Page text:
One need look no further than what happened to Marvel's Ultimate Universe imprint of the early 2000's. The goal of the line was simple; most Marvel characters had been around for over four decades, so the line was meant to be a fresh starting point. New characters, new status quos, new chances for stories to be told, and most importantly, no continuity. Everything was shiny and new and the line was a huge success... at first. After a decade or so, the Ultimate Universe had a deep and complex continuity and sales began to fall because it no longer was simple for readers to engage with. These characters had lives now and histories, lost loved ones and gained new friends and foes. It was no longer simple and easy to pick-up. The MCU will have to deal with that problem soon.

This isn't a question of if they'll have to deal with it, they WILL have to contend with its continuity. Mantles will need to be passed from generations to generations and, as we all know, comic book fans are totally open and understanding of change. But outside of comic book fans, casual observers will be left at a loss on certain changes as to why some characters are no longer around or are played by different actors. The answer shouldn't be "well you just need to watch this movie from several years ago to understand that, but to understand that movie you'll need to watch these three other movies." It's a precarious tower that will eventually collapse on itself, that's just a fact. Not everyone is going to follow every Marvel release, and relying on blind fealty to continuity is just a recipe for disaster.

DC, meanwhile, won't have to deal with that problem anymore. If there's no more shared universe, then they don't need to offer up an in story explanation why Robert Pattinson is Batman and not Ben Affleck. It doesn't matter because Batman has always had different live-action actors. There hasn't only been one live-action Batman. Harley Quinn appears plenty of times in DC's movies played by Margot Robbie, but her movies almost function as their own little series since they have very little to do with anything else going on in the rest of DC's slate of films. Joker wasn't beholden to any continuity whatsoever and it made an obscene amount of money and was viewed as being accessible for anyone willing to endure its darker subject matter.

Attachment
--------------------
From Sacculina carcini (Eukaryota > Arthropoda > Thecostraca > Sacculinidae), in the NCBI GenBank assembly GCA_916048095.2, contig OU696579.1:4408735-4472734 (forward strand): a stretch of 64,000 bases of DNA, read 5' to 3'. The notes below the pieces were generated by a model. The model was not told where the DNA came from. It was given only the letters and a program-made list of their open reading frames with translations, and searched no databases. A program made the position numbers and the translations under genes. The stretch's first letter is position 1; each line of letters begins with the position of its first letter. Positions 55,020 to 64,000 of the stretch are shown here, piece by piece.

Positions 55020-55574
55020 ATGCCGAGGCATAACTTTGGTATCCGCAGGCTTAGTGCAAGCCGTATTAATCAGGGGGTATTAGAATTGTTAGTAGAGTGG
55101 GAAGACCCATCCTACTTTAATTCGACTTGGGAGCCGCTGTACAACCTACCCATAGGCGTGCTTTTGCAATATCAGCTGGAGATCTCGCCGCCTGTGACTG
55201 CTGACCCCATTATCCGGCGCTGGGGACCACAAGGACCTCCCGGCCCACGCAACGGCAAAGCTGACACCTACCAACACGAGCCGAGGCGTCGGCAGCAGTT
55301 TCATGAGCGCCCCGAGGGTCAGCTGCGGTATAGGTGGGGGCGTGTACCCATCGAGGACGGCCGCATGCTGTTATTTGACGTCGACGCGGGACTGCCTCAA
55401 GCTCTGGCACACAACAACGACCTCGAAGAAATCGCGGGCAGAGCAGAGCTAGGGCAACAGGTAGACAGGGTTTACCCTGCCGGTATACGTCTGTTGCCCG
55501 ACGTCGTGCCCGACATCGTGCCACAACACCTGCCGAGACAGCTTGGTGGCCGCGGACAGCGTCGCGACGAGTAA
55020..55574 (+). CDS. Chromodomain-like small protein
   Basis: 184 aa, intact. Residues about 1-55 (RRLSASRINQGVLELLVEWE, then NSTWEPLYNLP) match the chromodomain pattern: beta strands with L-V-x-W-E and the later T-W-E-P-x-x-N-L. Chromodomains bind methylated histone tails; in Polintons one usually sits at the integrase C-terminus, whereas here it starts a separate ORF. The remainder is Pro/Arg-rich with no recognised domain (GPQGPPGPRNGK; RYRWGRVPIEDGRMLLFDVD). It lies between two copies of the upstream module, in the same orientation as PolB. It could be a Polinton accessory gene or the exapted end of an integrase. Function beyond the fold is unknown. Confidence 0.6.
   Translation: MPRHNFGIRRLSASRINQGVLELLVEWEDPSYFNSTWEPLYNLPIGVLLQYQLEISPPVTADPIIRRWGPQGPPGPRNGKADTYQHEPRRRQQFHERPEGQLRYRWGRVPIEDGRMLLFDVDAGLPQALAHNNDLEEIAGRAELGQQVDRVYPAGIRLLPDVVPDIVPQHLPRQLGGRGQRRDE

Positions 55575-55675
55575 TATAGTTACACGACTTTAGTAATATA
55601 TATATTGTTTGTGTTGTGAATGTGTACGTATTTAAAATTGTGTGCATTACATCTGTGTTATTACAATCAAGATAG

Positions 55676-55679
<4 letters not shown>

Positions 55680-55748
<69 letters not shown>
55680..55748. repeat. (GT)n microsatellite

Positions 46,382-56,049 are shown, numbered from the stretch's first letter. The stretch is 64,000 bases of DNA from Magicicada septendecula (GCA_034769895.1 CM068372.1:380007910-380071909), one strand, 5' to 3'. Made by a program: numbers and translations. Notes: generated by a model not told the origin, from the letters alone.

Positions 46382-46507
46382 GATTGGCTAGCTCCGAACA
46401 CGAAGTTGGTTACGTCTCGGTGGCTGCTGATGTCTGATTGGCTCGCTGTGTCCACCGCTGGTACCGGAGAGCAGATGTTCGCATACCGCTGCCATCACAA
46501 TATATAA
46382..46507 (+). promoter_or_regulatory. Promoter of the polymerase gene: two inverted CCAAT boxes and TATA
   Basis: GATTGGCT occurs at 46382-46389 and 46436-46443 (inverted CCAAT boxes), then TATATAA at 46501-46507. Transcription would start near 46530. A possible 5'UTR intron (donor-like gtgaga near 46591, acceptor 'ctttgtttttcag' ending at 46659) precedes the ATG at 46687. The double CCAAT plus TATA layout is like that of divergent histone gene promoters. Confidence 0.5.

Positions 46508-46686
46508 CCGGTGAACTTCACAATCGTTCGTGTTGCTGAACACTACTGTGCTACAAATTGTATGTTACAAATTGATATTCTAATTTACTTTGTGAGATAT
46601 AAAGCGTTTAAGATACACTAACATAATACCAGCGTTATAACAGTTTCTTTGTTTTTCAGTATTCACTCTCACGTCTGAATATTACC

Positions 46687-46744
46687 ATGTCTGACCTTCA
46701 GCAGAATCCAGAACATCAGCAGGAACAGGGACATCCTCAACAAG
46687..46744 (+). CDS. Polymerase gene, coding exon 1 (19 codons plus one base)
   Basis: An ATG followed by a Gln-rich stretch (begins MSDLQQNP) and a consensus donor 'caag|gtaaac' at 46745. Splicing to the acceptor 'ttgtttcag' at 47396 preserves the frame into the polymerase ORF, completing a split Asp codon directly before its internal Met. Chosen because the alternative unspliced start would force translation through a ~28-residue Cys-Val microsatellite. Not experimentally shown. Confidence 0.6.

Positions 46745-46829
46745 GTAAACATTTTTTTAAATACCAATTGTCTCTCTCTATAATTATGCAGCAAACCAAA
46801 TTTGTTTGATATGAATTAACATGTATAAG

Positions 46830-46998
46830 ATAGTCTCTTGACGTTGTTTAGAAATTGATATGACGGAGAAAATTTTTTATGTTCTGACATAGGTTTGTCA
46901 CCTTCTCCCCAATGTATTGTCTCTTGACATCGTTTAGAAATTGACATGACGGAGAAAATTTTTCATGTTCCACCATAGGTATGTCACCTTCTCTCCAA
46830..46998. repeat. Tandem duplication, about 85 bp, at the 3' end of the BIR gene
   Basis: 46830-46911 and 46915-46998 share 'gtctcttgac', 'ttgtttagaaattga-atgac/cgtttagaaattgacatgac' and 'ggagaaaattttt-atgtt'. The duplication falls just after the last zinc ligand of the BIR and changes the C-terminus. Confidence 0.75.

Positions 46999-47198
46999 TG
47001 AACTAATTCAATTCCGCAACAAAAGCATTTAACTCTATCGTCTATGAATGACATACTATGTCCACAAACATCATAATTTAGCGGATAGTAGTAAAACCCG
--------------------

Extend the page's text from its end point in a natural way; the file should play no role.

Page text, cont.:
That's not to say that DC is adverse to any continuity whatsoever since it's already greenlit several sequels to its hit properties. Wonder Woman 1984 will most likely release in August and will be a direct sequel to its 2017 predecessor. Aquaman 2 and Shazam! 2 are already in development and as of now won't be connected to any other major franchises. Continuity itself isn't inherently bad. Sequels and prequels are dependent on continuity in order to tell a sprawling and detailed narrative, but the problem comes when there are too many narratives at once vying for space. That was one of the main reasons why Avengers: Age of Ultron is looked at unfavorably nowadays. It was burdened by continuity and trying to address, create, and set-up multiple characters and stories. No shared universe equals no burden of expectation. 

Is the DCEU perfect? Not even close. While most of their output nowadays is inconsistent depending on who you ask, I would argue that they're at least more consistently good than they were in their Snyder era. I'm also not delusional to think that DC will supplant Marvel as the premiere superhero film studio in town, just look at how much bank Marvel movies make, but for long-term growth, DC is in a far better position than they were years ago. Plus with Wonder Woman 1984 not too far in the distance, I have a feeling more people will be talking about DC and their projects versus Marvel and theirs. 

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Jesse Lab